Today’s Post by Joe Farace
Whenever I test lenses, like the Tamron 35-150mm f/2.8-4 Di VC OSD that I recently reviewed for Shutterbug, I always give them the classic brick wall test. And more often than not, I find that some kind of spherical aberration is present, even with relatively expensive lenses.
If you’re not familiar with spherical aberration, here’s a quick review: Spherical aberration is found in optical systems, like camera lenses, that use elements with spherical surfaces. Lenses are typically made using glass elements that have spherical surfaces because this shape is easier to form than non-spherical curved surfaces. Spherical aberration occurs when light rays that strike a spherical surface off-center are refracted or reflected more or less than those that striking close to the center. Improvements in design and manufacturing, including the use of aspherical lens elements can correct spherical aberration but these lenses can be expensive to manufacture.
Correcting this a problem that even Isaac Newton couldn’t solve. According to Gizmodo blog, all that’s about to change. Here’s an edited version of what they had to say… After months of work, Rafael G. González-Acuña, a doctoral student at Mexico’s Tecnológico de Monterrey, came up with an equation that provides an analytical solution for counteracting spherical aberration.
For lens makers, González-Acuña’s equation provides a blueprint for designing lenses that eliminate spherical aberration. And, according to Gizmodo, “it doesn’t matter the size of the lens, the material it’s made from, or what it will be used for, this equation will spit out the exact numbers needed to design it to be optically perfect.” This will allow companies to design and manufacture simpler lenses with fewer elements with improved image quality. The first question that pops into my mind is, will that make these kinds of lenses cheaper? Just off the top of my head, I think the answer to that is a BIG no.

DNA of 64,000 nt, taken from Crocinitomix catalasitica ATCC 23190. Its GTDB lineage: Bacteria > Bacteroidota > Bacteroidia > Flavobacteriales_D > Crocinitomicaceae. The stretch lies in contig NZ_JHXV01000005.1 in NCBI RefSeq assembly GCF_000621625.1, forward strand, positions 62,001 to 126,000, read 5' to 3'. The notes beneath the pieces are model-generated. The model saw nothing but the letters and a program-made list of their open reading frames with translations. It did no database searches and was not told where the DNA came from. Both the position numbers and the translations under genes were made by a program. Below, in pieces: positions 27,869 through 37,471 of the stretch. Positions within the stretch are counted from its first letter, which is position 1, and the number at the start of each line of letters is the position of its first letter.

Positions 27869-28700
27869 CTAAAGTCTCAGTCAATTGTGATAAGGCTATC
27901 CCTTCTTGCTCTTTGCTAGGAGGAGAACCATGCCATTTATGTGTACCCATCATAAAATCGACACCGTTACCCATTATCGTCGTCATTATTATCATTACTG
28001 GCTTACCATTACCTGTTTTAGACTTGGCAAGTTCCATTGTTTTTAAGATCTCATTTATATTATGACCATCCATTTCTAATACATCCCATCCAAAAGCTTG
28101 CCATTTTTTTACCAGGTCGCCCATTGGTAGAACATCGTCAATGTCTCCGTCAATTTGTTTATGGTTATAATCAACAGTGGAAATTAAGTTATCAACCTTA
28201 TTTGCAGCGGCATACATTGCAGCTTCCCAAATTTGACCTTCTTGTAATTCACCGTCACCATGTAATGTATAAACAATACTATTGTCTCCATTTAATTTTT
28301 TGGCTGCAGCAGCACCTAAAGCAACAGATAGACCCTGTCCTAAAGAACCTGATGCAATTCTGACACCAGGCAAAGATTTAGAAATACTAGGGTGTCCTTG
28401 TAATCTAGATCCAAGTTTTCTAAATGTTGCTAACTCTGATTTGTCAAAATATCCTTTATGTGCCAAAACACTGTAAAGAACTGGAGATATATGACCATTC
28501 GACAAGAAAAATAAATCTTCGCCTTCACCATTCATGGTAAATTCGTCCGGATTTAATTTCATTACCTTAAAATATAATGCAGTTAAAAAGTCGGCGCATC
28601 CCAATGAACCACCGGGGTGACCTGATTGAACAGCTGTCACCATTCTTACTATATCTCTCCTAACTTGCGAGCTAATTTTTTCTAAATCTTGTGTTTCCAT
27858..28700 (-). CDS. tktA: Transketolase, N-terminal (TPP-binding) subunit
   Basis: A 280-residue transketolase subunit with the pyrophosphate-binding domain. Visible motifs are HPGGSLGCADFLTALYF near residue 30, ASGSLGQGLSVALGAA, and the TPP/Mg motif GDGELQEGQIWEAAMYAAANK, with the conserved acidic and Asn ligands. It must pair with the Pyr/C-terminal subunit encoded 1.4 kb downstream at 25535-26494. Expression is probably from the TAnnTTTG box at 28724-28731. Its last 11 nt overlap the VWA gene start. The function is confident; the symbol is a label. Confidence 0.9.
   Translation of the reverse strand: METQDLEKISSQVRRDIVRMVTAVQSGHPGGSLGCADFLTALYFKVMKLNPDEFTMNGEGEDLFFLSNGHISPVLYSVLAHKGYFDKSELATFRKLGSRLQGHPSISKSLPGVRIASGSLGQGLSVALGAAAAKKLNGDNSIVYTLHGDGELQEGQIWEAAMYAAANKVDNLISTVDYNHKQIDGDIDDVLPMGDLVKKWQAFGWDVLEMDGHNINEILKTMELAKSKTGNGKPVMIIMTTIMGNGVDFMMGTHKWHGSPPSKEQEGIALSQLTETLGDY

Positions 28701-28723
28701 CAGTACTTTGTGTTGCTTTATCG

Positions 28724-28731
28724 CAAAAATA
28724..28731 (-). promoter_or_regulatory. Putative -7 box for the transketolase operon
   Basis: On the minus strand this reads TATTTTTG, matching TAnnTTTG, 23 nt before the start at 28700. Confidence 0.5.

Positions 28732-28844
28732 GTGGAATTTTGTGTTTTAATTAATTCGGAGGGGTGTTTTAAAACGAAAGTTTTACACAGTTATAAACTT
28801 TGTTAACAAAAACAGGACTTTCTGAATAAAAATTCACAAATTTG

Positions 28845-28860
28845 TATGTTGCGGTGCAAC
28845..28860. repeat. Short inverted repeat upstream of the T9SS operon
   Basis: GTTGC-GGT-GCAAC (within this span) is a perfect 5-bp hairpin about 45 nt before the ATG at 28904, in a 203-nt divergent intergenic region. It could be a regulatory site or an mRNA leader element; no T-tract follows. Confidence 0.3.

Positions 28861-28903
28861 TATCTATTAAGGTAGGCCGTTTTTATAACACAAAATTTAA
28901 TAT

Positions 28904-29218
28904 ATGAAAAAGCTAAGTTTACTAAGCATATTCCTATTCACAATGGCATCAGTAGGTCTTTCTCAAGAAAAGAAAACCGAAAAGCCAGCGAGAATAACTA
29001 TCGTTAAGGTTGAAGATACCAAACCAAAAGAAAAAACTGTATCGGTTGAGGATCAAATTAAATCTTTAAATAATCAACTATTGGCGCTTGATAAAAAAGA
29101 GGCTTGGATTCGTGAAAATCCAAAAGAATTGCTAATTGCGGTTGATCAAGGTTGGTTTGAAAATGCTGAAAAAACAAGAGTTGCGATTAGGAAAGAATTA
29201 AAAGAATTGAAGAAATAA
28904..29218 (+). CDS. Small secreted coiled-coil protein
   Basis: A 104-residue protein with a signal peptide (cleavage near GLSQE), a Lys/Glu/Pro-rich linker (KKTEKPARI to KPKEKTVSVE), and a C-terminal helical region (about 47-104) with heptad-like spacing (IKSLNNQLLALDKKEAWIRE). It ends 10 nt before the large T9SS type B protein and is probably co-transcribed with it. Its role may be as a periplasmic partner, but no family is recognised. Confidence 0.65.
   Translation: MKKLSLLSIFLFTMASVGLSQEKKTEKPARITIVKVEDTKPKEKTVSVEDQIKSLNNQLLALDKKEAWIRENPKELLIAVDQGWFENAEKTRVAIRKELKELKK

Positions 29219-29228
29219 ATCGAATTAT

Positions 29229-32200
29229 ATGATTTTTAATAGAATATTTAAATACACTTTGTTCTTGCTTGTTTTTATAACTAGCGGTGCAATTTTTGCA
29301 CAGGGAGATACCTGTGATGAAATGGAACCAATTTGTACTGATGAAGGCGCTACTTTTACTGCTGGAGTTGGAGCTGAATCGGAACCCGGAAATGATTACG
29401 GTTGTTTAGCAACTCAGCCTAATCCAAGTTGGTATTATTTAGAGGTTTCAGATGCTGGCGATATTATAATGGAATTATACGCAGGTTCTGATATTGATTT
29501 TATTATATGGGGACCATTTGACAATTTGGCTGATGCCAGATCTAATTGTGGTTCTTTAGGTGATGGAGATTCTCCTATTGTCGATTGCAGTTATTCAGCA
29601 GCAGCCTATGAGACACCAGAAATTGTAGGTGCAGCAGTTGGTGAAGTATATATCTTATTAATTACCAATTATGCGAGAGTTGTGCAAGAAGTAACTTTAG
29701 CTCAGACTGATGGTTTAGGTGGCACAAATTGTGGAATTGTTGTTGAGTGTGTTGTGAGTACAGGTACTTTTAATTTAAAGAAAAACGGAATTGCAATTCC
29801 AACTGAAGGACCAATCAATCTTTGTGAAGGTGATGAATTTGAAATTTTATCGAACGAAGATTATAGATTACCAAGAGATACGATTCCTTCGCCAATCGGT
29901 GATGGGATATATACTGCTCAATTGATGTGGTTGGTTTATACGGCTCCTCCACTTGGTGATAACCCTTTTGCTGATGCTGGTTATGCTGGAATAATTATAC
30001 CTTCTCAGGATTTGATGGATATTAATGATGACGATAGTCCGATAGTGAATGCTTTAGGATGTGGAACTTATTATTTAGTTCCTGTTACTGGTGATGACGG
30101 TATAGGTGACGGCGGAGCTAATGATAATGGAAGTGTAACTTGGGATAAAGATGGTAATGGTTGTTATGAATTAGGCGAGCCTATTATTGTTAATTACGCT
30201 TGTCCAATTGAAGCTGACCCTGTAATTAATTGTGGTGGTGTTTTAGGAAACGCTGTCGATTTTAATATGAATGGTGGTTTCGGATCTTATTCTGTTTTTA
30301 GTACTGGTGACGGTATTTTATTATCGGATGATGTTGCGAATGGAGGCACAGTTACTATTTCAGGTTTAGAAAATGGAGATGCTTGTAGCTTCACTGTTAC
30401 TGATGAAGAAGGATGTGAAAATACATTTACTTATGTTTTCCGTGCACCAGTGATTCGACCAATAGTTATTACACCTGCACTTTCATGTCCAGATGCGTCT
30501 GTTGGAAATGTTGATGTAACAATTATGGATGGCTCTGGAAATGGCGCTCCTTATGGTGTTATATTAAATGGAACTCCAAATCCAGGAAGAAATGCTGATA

The second question I have is: Is the NIH factor so strong with lens designers that they won’t take advantage of this information? I think there’s a good chance that the answer to this problems is a BIG yes but I’m betting that some resourceful designers will look for ways to make it work. Hopefully we’ll all find out sooner or later, hopefully sooner.
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